Paddy Ashdowns view on what next?

#1
Independent article

Quote
Paddy Ashdown: 'Troops home by Christmas' is not an option
You must commit over a long period as much or more of your resources as during the war
Published: 25 January 2007


The international community, usually with US leadership, has undertaken statebuilding missions about once every two years since the end of the Cold War. Some of these interventions have been relatively successful: East Timor, over time; Bosnia, though not to start with; Haiti, perhaps. However, we still make high- profile cock-ups.

Leaving aside the legalities, the American military operation to roll up Iraq was an astonishing success. But the US-led statebuilding operation was a copybook example of how not to do this. We can't build states "by numbers", but nevertheless we need to establish a kind of institutional memory as to how we do this in a more successful way.

First, we forget that, although you can successfully fight modern high-tech wars in weeks, statebuilding takes decades. Afghanistan I think, is probably a 30-year project. When our politicians plunge us into these interventions they nearly always say: "Troops home by Christmas", metaphorically speaking. We know this is driven by the electoral cycle, but the fact is you must be prepared to commit over a long period probably as much or more resources as you committed during the war. In the days and weeks after the conflict probably more troops are necessary than were needed during it; Iraq is a classic example of this.

Secondly, we lovingly forget that item number one is always the rule of law. It is not elections, I'm afraid. If you have elections before you establish the rule of law then all you do is elect the criminals who ran the war. What you create is not a democracy but a criminally captured space. That is what we had in Bosnia. Corruption is now in the marrow and bone of Bosnian society.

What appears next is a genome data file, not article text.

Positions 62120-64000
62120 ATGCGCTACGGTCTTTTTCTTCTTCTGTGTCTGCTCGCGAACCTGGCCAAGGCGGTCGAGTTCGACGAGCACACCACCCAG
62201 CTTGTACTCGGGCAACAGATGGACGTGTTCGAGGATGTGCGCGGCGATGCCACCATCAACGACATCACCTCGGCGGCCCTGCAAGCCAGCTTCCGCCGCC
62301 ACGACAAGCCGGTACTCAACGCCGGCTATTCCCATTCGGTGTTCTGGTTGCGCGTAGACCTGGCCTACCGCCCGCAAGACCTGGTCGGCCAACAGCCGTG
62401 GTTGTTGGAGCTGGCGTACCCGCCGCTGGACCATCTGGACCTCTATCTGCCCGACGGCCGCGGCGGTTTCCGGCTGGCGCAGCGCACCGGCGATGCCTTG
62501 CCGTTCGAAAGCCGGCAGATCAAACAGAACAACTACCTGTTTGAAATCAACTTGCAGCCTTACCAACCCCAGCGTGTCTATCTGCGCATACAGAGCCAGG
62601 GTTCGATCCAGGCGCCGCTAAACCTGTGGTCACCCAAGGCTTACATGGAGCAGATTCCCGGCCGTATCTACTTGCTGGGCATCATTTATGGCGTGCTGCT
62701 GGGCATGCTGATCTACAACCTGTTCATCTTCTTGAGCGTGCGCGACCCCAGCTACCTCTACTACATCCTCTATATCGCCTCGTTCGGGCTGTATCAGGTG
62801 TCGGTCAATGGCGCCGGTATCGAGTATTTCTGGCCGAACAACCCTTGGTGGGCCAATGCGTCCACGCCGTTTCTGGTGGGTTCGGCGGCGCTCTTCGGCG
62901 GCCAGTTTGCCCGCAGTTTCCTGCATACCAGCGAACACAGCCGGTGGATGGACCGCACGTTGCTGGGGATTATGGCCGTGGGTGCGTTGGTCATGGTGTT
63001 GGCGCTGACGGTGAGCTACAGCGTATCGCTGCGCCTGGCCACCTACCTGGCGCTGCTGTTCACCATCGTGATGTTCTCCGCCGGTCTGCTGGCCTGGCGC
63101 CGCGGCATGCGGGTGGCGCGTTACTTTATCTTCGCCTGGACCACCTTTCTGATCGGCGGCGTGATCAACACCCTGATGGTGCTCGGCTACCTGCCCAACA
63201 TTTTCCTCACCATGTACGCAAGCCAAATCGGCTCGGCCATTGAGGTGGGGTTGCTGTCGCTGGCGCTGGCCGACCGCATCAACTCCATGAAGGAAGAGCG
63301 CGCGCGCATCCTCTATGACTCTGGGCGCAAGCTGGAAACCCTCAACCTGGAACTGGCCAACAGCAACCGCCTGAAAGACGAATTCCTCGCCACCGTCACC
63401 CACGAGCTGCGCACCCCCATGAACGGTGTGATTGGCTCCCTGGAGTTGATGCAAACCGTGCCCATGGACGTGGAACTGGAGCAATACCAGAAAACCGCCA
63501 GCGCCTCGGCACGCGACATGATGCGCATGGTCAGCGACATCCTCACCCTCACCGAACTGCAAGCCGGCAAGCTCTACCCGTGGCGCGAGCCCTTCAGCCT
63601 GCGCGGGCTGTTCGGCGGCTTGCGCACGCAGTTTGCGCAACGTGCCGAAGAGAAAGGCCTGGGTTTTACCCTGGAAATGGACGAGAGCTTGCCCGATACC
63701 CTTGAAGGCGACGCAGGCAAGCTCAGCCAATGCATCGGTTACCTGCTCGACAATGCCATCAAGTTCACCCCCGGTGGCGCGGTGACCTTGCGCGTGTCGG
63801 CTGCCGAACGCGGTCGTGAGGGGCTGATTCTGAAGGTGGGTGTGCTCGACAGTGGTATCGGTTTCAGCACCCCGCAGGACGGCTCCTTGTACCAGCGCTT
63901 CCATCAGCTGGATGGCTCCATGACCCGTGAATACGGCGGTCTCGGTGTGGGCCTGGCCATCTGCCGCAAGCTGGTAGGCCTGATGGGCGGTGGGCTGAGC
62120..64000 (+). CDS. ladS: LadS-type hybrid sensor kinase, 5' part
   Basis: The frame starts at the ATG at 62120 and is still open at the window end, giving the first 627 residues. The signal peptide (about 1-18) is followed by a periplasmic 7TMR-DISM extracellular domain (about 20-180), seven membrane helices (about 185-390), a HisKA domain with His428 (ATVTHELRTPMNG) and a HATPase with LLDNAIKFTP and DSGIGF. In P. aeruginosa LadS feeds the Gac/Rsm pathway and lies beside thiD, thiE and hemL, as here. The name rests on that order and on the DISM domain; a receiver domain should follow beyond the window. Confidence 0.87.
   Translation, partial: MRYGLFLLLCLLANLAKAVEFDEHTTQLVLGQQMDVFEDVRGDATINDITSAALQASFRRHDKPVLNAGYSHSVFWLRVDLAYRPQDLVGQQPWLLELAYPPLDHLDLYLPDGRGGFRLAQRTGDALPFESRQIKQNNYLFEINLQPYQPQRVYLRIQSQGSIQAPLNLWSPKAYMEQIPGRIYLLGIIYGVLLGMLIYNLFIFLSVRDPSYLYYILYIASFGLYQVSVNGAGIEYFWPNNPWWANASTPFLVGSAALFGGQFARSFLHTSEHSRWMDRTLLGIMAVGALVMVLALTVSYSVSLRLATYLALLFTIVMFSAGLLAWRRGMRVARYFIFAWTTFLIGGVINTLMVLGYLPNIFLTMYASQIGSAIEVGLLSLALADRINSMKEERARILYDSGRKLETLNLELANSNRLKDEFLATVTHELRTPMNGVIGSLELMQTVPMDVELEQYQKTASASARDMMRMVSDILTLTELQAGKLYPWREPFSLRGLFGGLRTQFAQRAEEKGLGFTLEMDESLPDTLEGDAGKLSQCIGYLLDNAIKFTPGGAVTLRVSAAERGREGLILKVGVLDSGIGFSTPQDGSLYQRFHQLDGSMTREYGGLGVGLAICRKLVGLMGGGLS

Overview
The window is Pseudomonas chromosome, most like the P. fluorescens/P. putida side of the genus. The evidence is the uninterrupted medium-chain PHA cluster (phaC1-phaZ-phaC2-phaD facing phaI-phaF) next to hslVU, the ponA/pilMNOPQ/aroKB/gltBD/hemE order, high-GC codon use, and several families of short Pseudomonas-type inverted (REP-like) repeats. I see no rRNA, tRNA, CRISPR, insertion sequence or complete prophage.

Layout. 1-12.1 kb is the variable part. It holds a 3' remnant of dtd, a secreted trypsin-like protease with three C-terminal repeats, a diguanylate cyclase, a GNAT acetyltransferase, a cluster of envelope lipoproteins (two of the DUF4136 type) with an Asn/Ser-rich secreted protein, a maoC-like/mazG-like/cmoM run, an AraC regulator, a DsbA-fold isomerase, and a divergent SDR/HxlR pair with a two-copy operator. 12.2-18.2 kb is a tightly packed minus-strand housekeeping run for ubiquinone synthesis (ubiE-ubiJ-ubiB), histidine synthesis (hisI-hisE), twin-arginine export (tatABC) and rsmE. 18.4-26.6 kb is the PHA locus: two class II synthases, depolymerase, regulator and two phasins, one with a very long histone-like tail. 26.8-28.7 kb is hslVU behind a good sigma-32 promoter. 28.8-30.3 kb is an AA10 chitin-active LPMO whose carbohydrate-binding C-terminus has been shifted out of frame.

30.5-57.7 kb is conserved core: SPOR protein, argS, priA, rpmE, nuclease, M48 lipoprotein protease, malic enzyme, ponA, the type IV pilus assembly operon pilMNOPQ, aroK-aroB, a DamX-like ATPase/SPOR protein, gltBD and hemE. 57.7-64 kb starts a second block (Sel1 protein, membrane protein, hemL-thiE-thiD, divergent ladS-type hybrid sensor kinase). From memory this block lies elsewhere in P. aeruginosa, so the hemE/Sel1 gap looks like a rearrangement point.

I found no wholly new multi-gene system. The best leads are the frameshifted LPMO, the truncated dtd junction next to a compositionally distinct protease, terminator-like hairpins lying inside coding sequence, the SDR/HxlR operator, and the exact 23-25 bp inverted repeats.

The rule of law comes, first of all, by dominating the security space post-conflict. It is necessary to have something close to martial law at the beginning; if not, you lose control. Yet, the US disbanded the entire Iraqi army, with too few troops to do the job. From that point on, they lost control of the situation.

Thirdly, probably the best way to get your troops home early is to reform the economy. If we had done economic reform in the first year in Bosnia we would have had the economy growing in the way it is now. Economic reform needs to come very early, in my view, even before elections.

Fourthly, I don't believe that you can build peace in one nation unless you have at least the acquiescence, if not the active support, of neighbouring states. We managed to build a chance for peace in Northern Ireland when we recognised that Dublin had a right to a say in what went on. Yet we go into Iraq and, at the same time, appear to do everything we can to provoke neighbouring states, such as Iran. We sometimes have to deal with unpleasant people, whether in Iran, or previously in Serbia, but you cannot take an island of instability within a sea of instability and hope to be able to cope with it. With regard to Iraq, the key problem of the Middle East is the Palestinian problem. The fact that the Americans were not prepared to do what was necessary for a just solution in Palestine has meant they have paid the price in Iraq.

These are some of the key lessons. However, they do not appear to have been learnt. In Afghanistan, we have 1/25th the number of troops and 1/50th the amount of aid, per head of population, that we put into Kosovo. There is political short-sightedness: a combination of hubris, nemesis and amnesia.

Hubris followed by nemesis can be seen in the ideologically driven Bush administration, which threw all the plans about how to handle post-war Iraq out of the window and handed Iraq over to the Pentagon. The State Department had more knowledge about the conditions but were told to not get involved. Some of the problems are just pure amnesia.

Two things can happen. Perhaps we are going to burn our fingers one last time in Iraq and then never do this again. That would be a tragedy in an interdependent world. I do not believe we have reached the end of the era of large-scale wars and that we will only be left with small intra-state wars. I think a perfect storm is gathering out there and that large-scale war will return unless we are very careful. I also think there are times when you have to intervene because of the effect on world peace. Either we will say "never again" after Iraq and, particularly, Afghanistan or we will learn how to do it properly and people will understand that intervention is not a rare phenomenon but part of the bloodstream of modern international diplomacy.

Extracted from an interview to appear in the next issue of the Journal of Intervention and Statebuilding. The writer is the former Liberal Democrat leader and a member of the House of Lords